Posted: 20th January 2017
Author: Emily Bower

Ministry of Justice Review of Legal Aid Reforms

holding hands

The Legal Aid, Sentencing and Punishment of Offenders Act 2012 (LASPO) which came into force in April 2013, made a number of changes to the provision and scope of legal aid including family law cases.

The key change for our clients is that most private law services are now only available to the victims of domestic violence. To be eligible for legal aid, a client must produce ‘trigger evidence’ to prove that that they are a victim of abuse.

Legal aid is also available for children disputes if the client can produce certain ‘trigger evidence’. Sections 33 and 34 of the Civil Legal Aid (Procedure) Regulations 2012 sets out the supporting evidence required in order to be in scope for legal aid.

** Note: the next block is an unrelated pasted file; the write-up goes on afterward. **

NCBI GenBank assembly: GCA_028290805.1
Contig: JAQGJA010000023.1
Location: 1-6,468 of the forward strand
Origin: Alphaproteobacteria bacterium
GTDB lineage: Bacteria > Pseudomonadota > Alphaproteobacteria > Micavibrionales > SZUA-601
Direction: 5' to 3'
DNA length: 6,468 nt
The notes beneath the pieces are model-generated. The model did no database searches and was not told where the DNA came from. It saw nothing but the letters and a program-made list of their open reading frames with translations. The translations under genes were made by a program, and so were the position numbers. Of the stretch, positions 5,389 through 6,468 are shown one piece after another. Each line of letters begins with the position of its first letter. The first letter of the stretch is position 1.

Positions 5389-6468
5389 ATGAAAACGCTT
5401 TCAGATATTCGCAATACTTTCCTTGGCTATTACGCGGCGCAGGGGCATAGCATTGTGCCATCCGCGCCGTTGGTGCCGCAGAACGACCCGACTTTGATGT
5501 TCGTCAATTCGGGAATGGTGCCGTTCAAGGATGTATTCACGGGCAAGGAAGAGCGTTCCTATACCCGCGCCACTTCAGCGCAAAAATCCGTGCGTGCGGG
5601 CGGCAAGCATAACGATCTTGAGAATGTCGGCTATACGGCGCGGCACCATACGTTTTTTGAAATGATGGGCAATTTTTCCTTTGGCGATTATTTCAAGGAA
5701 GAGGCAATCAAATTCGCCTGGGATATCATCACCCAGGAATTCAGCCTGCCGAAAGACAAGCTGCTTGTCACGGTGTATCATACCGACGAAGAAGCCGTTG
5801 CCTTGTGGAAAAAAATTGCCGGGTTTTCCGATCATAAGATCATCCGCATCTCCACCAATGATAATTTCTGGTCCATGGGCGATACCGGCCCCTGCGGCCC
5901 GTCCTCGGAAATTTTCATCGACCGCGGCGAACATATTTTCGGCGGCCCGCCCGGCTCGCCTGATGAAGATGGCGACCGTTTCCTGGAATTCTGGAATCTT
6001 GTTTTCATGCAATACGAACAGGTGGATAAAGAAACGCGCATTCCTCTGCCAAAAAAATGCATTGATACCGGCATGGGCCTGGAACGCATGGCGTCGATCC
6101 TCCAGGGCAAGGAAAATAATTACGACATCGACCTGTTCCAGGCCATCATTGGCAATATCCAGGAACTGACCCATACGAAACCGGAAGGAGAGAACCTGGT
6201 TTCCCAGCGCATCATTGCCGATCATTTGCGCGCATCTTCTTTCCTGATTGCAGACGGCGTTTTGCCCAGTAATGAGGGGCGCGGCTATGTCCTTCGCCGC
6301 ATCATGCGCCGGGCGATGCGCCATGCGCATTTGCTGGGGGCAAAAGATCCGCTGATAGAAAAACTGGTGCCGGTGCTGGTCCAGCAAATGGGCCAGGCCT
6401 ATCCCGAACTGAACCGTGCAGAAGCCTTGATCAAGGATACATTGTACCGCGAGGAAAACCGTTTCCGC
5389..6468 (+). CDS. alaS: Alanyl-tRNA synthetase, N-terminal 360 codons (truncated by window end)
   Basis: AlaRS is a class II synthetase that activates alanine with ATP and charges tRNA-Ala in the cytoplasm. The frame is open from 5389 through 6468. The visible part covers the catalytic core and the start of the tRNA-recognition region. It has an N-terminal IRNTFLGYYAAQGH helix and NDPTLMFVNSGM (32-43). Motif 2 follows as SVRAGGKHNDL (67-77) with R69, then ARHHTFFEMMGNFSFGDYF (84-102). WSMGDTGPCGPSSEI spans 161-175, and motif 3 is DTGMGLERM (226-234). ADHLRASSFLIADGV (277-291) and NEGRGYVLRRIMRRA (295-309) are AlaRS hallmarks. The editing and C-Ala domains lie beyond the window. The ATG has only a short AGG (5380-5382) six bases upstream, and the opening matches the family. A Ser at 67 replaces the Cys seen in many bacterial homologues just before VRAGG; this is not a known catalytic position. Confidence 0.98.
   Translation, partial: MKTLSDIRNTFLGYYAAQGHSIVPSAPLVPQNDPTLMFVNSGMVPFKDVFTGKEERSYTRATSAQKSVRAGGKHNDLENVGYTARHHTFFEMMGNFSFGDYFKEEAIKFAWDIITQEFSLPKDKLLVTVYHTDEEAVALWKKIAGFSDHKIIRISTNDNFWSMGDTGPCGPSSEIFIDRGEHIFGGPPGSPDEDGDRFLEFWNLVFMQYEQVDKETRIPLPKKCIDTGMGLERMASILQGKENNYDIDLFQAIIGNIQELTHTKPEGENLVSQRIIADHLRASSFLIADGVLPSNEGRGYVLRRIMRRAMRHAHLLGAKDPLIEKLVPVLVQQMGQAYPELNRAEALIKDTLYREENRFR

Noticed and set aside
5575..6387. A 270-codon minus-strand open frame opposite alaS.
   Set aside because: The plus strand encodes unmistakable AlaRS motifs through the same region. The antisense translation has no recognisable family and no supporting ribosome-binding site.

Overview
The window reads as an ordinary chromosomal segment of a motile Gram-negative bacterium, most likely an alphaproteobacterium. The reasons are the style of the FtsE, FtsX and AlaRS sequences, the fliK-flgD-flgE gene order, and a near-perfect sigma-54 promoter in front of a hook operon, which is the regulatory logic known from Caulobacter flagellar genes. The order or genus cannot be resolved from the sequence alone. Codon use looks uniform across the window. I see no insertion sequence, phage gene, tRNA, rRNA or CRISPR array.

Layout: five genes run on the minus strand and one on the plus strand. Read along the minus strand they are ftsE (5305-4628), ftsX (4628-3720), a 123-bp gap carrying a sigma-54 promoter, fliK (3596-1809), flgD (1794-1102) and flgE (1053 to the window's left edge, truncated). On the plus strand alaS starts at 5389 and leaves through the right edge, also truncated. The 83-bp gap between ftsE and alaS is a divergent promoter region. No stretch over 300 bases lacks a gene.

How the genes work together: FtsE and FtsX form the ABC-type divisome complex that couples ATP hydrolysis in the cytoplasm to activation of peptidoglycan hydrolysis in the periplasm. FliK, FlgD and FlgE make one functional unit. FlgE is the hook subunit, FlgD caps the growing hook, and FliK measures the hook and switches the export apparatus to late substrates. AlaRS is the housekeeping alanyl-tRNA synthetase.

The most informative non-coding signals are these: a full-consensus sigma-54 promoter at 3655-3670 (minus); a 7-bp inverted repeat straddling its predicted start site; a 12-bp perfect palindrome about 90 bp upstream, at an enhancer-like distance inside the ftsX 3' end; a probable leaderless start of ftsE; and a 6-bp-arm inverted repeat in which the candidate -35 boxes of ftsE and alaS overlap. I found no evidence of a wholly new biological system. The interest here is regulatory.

Justice Minister, Sir Oliver Heald indicated that he ’now considers enough time has passed for the reforms to have bedded in for us to begin the review process’.

The Ministry of Justice plans to submit a post-legislative memorandum on LASPO ‘as a whole’ to the justice select committee by May 2017, if not before. This will set out more detailed plans on the review process, look at how the act has been affected by litigation, and various reviews of legal aid already done by bodies such as the National Audit Office. This will lead to initial discussion on the extent to which changes to legal aid met their objectives.

The Justice Minister hopes that ‘the memorandum and review will provide us with a robust evidence-based picture of the current legal aid landscape and how it’s changed since LASPO.’

The government is already reviewing certain aspects of its legal aid reforms, such as the evidence requirements in certain domestic violence cases.

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